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    Default Re: How do queens kill other queens still in the cell?


  6. #65
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    Default Re: How do queens kill other queens still in the cell?

    I had one colony of excessively gentle bees that did very little queen killing. Multiple virgins hatched early one year - day 13 1/2. They did not seem the least inclined to fight on another, nor to sting nor to chew queen cells.

    Other colonies, notably some of my feistier colonies, have come up on Day 15 while I was delayed elsewhere. In one, I found 5 dead and 1 healthy virgin queen (did not see the fight, but I guessed who won), and in another one virgin was stinging a queen cell as I checked. She had apparently already killed 3 sister queens not long before I spotted her.

    It is very likely that Barry has the right idea - different colonies, different strains probably handle the situation differently. This would also explain the non-confirmation of Huber's observations by others.

    I suppose also that whether or not the attacking virgin finds a good soft spot, queen cell wax wall thickness, the vigor of the firstborn virgin, and perhaps the length of her sting all have something to do with the method of sistercide, but this remains to be investigated.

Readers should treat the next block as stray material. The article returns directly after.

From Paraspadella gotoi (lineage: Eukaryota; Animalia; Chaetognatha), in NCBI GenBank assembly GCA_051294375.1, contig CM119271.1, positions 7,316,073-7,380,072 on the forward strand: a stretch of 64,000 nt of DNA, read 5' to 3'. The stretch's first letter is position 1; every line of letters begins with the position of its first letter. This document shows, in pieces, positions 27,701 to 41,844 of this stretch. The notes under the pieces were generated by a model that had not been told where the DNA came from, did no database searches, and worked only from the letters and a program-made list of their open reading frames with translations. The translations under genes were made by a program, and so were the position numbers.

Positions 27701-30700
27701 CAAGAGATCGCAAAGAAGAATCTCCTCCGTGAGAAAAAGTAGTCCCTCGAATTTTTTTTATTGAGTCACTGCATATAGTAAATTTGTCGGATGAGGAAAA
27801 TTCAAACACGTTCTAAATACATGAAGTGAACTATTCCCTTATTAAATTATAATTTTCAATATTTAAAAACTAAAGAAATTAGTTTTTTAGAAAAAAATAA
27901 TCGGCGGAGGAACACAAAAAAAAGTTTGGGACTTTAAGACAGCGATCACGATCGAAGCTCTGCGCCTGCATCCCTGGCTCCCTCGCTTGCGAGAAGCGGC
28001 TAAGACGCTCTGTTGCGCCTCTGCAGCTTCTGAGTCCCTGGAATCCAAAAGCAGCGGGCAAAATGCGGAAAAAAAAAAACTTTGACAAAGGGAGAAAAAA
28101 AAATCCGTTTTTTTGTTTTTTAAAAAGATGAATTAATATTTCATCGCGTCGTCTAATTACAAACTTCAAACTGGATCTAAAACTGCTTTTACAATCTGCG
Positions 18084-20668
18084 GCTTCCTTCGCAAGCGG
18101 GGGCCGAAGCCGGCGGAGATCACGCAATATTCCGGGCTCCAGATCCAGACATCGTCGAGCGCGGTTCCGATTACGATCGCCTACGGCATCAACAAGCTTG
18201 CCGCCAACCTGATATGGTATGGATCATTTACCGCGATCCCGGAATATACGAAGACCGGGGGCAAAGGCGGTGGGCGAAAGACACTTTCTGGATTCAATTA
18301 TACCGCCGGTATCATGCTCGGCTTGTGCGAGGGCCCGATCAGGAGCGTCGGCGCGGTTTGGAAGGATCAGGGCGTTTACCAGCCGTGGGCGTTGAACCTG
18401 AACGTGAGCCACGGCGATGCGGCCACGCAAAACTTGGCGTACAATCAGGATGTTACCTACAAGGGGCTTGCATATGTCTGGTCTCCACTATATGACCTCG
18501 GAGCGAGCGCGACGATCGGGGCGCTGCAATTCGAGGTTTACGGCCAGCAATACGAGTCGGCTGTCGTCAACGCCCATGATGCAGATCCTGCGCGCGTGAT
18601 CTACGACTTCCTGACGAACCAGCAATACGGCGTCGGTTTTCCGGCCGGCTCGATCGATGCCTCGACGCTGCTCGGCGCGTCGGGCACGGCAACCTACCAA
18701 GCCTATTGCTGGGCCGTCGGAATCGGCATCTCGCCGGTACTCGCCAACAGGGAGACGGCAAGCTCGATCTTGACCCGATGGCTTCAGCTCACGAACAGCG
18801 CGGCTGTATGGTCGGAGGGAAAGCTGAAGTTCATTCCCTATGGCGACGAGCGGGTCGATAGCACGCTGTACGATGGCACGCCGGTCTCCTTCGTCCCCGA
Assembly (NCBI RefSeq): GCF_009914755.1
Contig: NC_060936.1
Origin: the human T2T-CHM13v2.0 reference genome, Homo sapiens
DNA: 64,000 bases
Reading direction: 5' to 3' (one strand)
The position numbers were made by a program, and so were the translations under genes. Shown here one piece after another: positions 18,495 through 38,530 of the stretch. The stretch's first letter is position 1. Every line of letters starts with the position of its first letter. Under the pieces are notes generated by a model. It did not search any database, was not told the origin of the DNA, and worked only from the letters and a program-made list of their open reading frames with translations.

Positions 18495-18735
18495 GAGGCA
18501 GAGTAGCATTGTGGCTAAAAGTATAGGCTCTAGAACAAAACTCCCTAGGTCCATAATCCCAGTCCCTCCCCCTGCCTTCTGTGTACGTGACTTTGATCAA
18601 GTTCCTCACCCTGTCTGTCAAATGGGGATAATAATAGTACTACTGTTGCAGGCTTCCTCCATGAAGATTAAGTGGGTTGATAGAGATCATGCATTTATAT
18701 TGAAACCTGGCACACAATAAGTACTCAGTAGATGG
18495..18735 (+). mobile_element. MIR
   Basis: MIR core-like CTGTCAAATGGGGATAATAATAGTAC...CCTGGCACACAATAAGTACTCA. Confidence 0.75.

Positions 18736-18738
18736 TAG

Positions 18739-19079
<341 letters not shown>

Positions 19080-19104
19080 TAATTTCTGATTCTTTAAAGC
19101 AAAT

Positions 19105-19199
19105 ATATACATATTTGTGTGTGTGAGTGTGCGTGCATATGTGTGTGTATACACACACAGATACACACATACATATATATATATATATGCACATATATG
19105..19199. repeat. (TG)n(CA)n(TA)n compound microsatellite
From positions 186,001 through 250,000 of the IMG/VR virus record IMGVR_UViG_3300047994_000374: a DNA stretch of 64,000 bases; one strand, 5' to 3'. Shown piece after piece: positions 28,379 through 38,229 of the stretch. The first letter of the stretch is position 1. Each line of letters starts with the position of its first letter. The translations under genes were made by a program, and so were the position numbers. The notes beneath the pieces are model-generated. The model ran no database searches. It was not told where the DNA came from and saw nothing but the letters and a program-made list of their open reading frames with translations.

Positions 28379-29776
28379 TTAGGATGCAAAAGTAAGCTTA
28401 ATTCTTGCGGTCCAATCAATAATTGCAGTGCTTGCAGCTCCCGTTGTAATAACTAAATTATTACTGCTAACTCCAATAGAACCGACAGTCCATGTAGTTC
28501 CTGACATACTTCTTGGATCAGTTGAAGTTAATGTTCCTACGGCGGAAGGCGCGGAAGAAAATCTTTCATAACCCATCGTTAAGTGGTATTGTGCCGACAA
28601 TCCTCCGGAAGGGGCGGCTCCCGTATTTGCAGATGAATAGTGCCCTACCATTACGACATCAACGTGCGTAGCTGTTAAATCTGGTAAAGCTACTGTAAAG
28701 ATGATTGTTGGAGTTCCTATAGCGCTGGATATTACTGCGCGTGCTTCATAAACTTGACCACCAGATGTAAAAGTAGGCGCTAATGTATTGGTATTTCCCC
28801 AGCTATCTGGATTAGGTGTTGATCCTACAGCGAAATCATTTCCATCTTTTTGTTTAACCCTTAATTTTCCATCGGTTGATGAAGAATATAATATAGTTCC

7. #66
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    Default Re: How do queens kill other queens still in the cell?



    Skip to 11:50... or just click on this link:
    https://www.youtube.com/watch?featur...3OTYt2EM#t=709

  8. #67
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    Default Re: How do queens kill other queens still in the cell?

    >If they were virgins I wonder why they couldn't fit through the excluder.

    If smoked hard enough I've seen them get through. I've also seen them get stuck, but in general, as mentioned, it's their thorax that stops them and that does not change size.
    Michael Bush bushfarms.com/bees.htm "Everything works if you let it." ThePracticalBeekeeper.com 42y 40h 39yTF